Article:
Europe’s Fastest-Growing Categories 2024: Italy

By Steve Wynne-Jones
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Europe’s Fastest-Growing Categories 2024: Italy

In Italy, a sluggish start to the year was offset by encouraging signs as 2023 approached its end. This article first appeared in ESM's March/April 2024 edition.

Speaking to the Conference of Ambassadors at the Foreign Ministry in Rome in December, Italian prime minister Giorgia Meloni described the most recent year as a “complex one” on an international level, adding that everything suggests that 2024 will be “no different”. 

“We have a great responsibility on our shoulders, and we intend to honour it to the best of our ability,” as Meloni put it. 

On the domestic front, however, challenges abound. The Italian economy grew by 0.7% last year – lower than government expectations of 0.8% – as elevated interest rates and high inflation have weighed on demand, while domestic challenges in Germany, Italy’s biggest trading partner, have also had a knock-on effect. 

Circana Insights

As Francesca Fumagalli Ceri, Circana’s marketing communications director, explains, over the past year, Italy has seen improvements in household purchasing power and a faster decrease in inflation, compared to the European average.


A decline in industrial production, meanwhile, has been countered by positive demographics in the labour market, including employment growth and a decrease in the unemployment rate, which bodes well for the coming year. 

“In Italy, the trends in household spending over the past year also reflect the trend in the propensity to save money,” Fumagalli Ceri explains. “Household savings grew a lot in 2020, due to the restrictions imposed on certain categories in the midst of the pandemic. As normal lifestyles resumed and inflation reached its peak, savings plummeted in 2022, only to rise again in 2023, though still remaining – according to the latest available data – below pre-pandemic averages.”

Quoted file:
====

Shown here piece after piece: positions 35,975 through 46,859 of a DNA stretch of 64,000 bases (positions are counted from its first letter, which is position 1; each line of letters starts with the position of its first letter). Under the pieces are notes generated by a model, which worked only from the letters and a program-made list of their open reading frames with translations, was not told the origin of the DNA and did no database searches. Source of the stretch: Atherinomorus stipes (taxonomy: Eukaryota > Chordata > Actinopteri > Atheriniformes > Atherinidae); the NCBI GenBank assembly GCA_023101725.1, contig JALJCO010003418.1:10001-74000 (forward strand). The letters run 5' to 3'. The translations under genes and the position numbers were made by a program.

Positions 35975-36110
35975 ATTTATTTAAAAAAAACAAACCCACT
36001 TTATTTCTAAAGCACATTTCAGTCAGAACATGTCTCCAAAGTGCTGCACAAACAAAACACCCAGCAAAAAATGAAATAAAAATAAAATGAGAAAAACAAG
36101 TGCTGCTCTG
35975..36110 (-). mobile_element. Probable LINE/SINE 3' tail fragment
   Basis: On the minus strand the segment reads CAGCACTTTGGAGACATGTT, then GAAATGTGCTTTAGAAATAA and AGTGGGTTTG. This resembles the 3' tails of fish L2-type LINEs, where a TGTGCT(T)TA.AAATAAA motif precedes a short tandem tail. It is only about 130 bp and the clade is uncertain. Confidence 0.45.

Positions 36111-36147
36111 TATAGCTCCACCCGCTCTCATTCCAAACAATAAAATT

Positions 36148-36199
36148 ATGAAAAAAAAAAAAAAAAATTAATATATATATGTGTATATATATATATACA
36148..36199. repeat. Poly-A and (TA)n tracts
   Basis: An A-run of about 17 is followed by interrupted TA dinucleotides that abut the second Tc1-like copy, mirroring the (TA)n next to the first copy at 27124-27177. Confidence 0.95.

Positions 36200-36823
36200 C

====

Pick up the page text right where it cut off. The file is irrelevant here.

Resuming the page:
The boost to consumption driven by these extra savings is expected to fade this year, however, as household spending on services returns to pre-pandemic levels, Fumagalli Ceri adds.

In terms of the performance of the grocery sector, a weak first half of 2023 was echoed by a strong final quarter, as inflation slowed considerably. An increase in promotions as the year drew to a close – “The number of promotions rose by 2.1 percentage points in December,” according to Fumagalli Ceri – also had a positive effect on volume sales.

Category Breakdown (data provided by Circana)

Value Sales by Category

Category Value Sales (in € billion) Value Sales Change Volume Sales Change
Ambient €26.6bn 11.3% 0.3%
Chilled and Fresh €26.1bn 8.2% 1.7%
Household €8.6bn 9.3% -1.4%
Drinks €8.5bn 7.5% -2.1%
Alcohol €6.8bn 3.6% -3.8%
Personal Care €5.6bn 7.7% 2.0%
Frozen €5.2bn 6.5% -2.3%
Confectionery €3.7bn 12.7% 1.6%
Pet Food €2.0bn 16.8% 1.6%
Baby Non Food €0.5bn -1.1% -0.9%
Baby Food €0.4bn 6.5% -5.9%
Pet Non Food €0.3bn 11.3% 4.5%

Fastest-Growing Subcategories by Value Sales

Subcategory Value Sales Increase
Extra Virgin Olive Oil +€221.9m
UHT Milk +€213.0m
Toilet Paper +€198.4m
Cat Nutrition +€198.4m
Mozzarella Cheese +€155.2m
Eggs +€153.4m
Snacks +€150.7m
Traditional Cookies +€150.1m
Alcoholic Beers +€143.5m
Cola +€124.3m


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